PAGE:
The man came into the border town at dawn. He sat tall in his saddle, and he was a tall man. A handful of inches over six feet, but slim and wiry. He was some dirty, and a week’s worth of stubble smudged his rawboned face. Behind him, the desert heat was building and the red sun was rising like a phoenix. It had been a hard ride, but Thane Johnson was a man used to hardship.
He sprang from the saddle and threw his reins over the strangest looking hitching post he had ever seen. Looking up and down the quiet street, he realized that it wasn’t just the hitching post. This was the strangest town he had ever seen. And he had seen many.
He rode because that was what men like him did. Rough, strong men who could herd cattle and gamble. Who knew what bend of the stream would hold enough gold dust for a few weeks of easy living. Men who were salty and ready for a fight, but never looking for one. He wore two Colts cross-holstered and tied down. There were men faster with a gun, but they were rare. They said that Thane had killed nine men, and they were right. But he had never drawn first.
He stepped toward the tan stallion and whispered something in his ear. With one hand, he rolled a cigarette and lit it. With the other, he began to rub the horse down. He worked on the horse methodically for ten minutes. Only then did he think of his own thirst. Of his hunger. Of the emptiness that those weeks in the desert had wrought. Now there were two thoughts in his mind. The saloon, and the one image that would never leave. The face of the man he was going to kill.
The stores in the town were dark, but for one, and Thane stepped through the swinging doors slowly, his bootheels ringing out in the empty bar. Behind the counter was a dark man with long black hair. He was wearing some kind of woven fabric and his skin was the color of strong coffee. He looked gamey, on edge, and Thane didn’t like it.
“I’d like to speak to Mr. Starbuck…you him?”
Thanes voice boomed in the small room.
The stranger looked him up and down and smirked.
Thane pushed his hat back on his head. It was a flat brimmed black hat. Felt. The only thing he was wearing that wasn’t covered in dust and dried blood.
“Well, pardner. The way I look at it there ain’t nothing funny about it. I just rode across a hell even man couldn’t create and I aim to speak to the owner of this establishment. Out front it says his name is Starbuck. I may not be an educated man, but I can read.”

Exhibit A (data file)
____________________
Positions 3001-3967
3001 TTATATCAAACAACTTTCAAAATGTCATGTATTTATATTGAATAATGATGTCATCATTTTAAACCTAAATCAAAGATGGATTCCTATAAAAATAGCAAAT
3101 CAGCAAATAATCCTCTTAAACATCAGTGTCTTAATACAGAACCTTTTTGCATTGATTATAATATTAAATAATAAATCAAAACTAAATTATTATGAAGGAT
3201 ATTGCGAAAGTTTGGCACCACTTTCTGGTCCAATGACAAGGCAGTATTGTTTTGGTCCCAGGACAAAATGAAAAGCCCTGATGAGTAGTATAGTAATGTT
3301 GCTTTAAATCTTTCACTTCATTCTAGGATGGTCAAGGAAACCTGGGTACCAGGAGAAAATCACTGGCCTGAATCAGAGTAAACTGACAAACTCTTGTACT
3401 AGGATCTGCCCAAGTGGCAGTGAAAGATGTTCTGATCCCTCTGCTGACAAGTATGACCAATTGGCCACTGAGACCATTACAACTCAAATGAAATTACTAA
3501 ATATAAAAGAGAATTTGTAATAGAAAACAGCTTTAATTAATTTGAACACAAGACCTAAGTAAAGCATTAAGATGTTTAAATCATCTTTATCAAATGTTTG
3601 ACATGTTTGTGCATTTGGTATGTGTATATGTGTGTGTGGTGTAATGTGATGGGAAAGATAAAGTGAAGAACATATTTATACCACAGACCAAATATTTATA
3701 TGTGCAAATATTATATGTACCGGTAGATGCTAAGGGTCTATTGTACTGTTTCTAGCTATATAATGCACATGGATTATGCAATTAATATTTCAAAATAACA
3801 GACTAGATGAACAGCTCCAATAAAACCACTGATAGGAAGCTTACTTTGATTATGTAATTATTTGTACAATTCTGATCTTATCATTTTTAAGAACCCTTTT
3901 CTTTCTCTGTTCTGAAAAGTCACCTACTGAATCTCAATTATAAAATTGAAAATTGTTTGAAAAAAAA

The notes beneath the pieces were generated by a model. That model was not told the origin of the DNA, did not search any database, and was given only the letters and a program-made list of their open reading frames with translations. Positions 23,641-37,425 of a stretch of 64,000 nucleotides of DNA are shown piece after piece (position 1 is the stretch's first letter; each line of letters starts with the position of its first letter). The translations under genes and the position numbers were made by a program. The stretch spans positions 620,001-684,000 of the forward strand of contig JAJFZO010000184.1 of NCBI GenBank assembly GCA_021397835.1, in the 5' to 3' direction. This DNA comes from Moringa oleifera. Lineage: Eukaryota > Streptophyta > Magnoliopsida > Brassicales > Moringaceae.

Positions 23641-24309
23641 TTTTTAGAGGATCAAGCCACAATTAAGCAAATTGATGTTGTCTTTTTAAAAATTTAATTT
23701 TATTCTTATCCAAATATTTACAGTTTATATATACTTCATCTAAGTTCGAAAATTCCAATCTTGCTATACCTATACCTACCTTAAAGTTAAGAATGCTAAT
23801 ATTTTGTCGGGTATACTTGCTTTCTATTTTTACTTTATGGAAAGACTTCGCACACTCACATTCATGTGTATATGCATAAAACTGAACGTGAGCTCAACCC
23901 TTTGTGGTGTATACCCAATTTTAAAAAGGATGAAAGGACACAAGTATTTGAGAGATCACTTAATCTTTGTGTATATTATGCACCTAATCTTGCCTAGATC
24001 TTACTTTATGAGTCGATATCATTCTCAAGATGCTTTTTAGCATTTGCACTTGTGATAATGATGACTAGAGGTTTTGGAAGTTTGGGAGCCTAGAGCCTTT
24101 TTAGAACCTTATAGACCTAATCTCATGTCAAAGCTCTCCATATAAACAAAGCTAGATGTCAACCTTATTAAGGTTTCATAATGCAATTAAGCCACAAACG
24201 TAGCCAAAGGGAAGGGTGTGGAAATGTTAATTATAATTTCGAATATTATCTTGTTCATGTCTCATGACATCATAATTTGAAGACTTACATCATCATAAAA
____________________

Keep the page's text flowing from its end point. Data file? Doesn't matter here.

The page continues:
“Whatever. He isn’t here. Can I get you something.”
Thane relaxed a little and sidled up to the bar.
“We have coffee and smoothies.”
“What kind of bar doesn’t have Rye? And just what tribe are you from, son? I’ve traveled with the Sioux and had run-ins with some of the wildest Indians in the territory. But I reckon I ain’t never seen an Indian looked like you.”
A nasty glint came into the savage’s eye.
“Look. I’ll serve you coffee because I have to. Hell, I’ll make you a goddamn latte on the house. And then you can just get the hell out, OK? Now do you want one or two shots…no charge.”
Thane felt that strange excitement growing in him. He was back in the place between life and death. A wry humor twinkled in his eyes.
“You just go for it, mister. This isn’t the way I wanted it, but I guess old habits die hard.”
The Indian smoothed out his green apron and there was hatred burning in his coal black eyes. Thane knew that someone was going to die. And he wasn’t ready yet. In slow motion, he watched the man’s hand go under the counter. He heard the shot before he felt it. The Indian folded and fell to his knees. Then he was aware of the guns…the smooth wood in his hands…the acrid smell of gunpowder. He knew the Indian was dead. It had been a clean shot, straight through the heart.
Thane rolled a cigarette and sat down in a big, overstuffed chair. There was something to this Starbuck, and he aimed to find out what.
* * * * * *
JD Mader is the author of ‘Joe Café’ and a contributing author to Indies Unlimited. You can find more of JD’s writing at his blog www.jdmader.com.